The enchanting San Francisco residence that once housed the legendary Robin Williams is on the market, carrying a legacy as vibrant as the actor’s career, with an asking price of $25 million. This architectural marvel in the Sea Cliff neighborhood, sprinkled with whimsy and secrets just as Williams himself, is poised to captivate the real estate scene.
The story of this illustrious home dates back to 1991, the same year Williams captivated audiences as Peter Banning in “Hook,” when he and Marsha Garces Williams, the notable producer of “Mrs. Doubtfire,” secured this haven for $3.2 million, reports the Wall Street Journal.
Williams’ connection to the Bay Area began in his teens, a detail chronicled in the biography “Robin.” After their marriage in 1989, the couple filled the home with laughter and love until their separation in 2010. The home, having witnessed their family’s growth, now awaits a new chapter as Marsha, looking to downsize, parts with this piece of personal history.
“It’s a house brimming with joy,” Marsha reminisced. “The years we spent there were filled with so much fun, play, and happiness.”
The mansion stands secluded behind high gates, an Italian Renaissance jewel crafted in 1926, originally owned by shipbuilder Oliver J. Olson, as revealed in “The Liberty Ships of World War II.” The three-story, 10,600-square-foot estate commands views of the Golden Gate Bridge and San Francisco Bay, an awe-inspiring sight from its venerable walls.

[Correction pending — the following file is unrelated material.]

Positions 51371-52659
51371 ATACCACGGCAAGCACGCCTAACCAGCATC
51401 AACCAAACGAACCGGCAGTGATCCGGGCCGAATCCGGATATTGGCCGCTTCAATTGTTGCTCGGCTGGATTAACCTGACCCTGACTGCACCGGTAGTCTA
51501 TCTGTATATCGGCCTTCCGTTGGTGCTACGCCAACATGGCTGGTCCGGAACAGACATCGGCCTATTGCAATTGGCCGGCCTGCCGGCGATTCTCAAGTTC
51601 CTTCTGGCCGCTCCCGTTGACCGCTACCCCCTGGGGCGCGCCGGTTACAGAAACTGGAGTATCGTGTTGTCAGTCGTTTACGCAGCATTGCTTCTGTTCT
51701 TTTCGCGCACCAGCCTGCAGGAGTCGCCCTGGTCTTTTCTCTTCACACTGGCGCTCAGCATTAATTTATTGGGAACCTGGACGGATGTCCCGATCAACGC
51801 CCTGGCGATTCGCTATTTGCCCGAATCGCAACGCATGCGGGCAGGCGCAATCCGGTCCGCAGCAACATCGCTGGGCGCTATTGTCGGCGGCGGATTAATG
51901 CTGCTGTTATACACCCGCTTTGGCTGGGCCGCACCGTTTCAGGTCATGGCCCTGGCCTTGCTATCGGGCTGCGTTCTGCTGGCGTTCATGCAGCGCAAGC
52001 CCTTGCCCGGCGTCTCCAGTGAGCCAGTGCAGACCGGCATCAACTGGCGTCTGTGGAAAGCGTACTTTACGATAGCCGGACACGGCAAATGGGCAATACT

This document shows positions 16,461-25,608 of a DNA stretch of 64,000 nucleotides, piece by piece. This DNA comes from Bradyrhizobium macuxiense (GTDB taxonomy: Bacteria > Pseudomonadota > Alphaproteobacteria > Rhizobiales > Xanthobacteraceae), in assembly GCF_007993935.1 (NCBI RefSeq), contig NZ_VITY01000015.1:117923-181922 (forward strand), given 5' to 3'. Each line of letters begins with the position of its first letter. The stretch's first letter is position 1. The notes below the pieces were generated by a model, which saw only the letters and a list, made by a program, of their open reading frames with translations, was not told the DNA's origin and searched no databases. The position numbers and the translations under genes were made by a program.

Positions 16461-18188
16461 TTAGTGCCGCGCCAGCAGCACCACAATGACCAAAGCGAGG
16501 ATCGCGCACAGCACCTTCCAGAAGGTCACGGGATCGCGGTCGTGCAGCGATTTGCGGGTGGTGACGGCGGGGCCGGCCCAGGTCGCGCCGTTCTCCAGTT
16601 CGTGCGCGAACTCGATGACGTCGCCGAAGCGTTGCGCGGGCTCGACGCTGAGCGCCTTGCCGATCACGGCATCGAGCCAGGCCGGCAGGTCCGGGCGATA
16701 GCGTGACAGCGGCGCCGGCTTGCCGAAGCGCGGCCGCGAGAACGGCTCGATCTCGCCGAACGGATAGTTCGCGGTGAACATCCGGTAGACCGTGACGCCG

According to Compass agent Steven Mavromihalis, “The Williamses revitalized the house from the ground up, modernizing it while carefully preserving the original 1926 grandeur. They expanded it to its present size yet kept the unique, irreplaceable materials that modern homes no longer offer.”
The home’s charm is found in the details—the woodwork, moldings, and intricate ironwork. Above the grand entrance, stone columns are crowned with cast-stone masks symbolizing Comedy and Tragedy, a nod to the profound depth of life and art.
Imagine secret passageways weaving between bedrooms, a hidden bar awaiting behind a wall in the media room, and a drop-down projector for movie nights—all elements of fantasy and fun designed for Williams’ children.
The grounds are dotted with lively metal gargoyles, and the six-bedroom estate boasts a primary suite with a Japanese-inspired bathroom, featuring a deluxe soaking tub. Guests have their secluded space in a one-bedroom apartment with its own entrance.
The interior extends an invitation to opulence with a library, media room, wine cellar, and walk-in vault. Outdoors, the patios and loggia showcase the Golden Gate Bridge in all its glory.
Despite recent shifts in San Francisco’s high-end real estate market, Mavromihalis notes a resurgence of activity, signaling a reawakening of interest in such storied properties.
Robin Williams’ legacy, woven from stand-up comedy to unforgettable film roles, and celebrated as an Oscar winner, lives on. This house, a testament to his extraordinary life, now awaits its next steward to appreciate its unique blend of history, luxury, and whimsy.